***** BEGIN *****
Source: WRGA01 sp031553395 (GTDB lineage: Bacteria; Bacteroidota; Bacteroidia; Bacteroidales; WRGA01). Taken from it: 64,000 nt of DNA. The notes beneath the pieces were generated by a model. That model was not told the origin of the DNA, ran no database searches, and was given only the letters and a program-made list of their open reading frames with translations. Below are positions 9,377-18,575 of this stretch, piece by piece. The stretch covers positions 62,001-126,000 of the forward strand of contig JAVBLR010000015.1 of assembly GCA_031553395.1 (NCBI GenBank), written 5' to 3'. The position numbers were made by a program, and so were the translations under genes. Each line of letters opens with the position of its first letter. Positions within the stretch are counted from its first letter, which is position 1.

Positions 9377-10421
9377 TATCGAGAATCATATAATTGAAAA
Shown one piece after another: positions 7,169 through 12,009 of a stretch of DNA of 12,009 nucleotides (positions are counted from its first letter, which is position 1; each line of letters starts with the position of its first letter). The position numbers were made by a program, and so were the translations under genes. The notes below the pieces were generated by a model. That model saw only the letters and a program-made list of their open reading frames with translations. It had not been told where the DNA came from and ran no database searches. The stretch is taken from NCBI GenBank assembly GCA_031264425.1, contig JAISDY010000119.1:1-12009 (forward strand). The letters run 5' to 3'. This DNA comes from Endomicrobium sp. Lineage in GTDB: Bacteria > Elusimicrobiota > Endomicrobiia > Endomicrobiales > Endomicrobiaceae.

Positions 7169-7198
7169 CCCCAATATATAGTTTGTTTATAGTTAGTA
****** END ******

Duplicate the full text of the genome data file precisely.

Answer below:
Source: WRGA01 sp031553395 (GTDB lineage: Bacteria; Bacteroidota; Bacteroidia; Bacteroidales; WRGA01). Taken from it: 64,000 nt of DNA. The notes beneath the pieces were generated by a model. That model was not told the origin of the DNA, ran no database searches, and was given only the letters and a program-made list of their open reading frames with translations. Below are positions 9,377-18,575 of this stretch, piece by piece. The stretch covers positions 62,001-126,000 of the forward strand of contig JAVBLR010000015.1 of assembly GCA_031553395.1 (NCBI GenBank), written 5' to 3'. The position numbers were made by a program, and so were the translations under genes. Each line of letters opens with the position of its first letter. Positions within the stretch are counted from its first letter, which is position 1.

Positions 9377-10421
9377 TATCGAGAATCATATAATTGAAAA
Shown one piece after another: positions 7,169 through 12,009 of a stretch of DNA of 12,009 nucleotides (positions are counted from its first letter, which is position 1; each line of letters starts with the position of its first letter). The position numbers were made by a program, and so were the translations under genes. The notes below the pieces were generated by a model. That model saw only the letters and a program-made list of their open reading frames with translations. It had not been told where the DNA came from and ran no database searches. The stretch is taken from NCBI GenBank assembly GCA_031264425.1, contig JAISDY010000119.1:1-12009 (forward strand). The letters run 5' to 3'. This DNA comes from Endomicrobium sp. Lineage in GTDB: Bacteria > Elusimicrobiota > Endomicrobiia > Endomicrobiales > Endomicrobiaceae.

Positions 7169-7198
7169 CCCCAATATATAGTTTGTTTATAGTTAGTA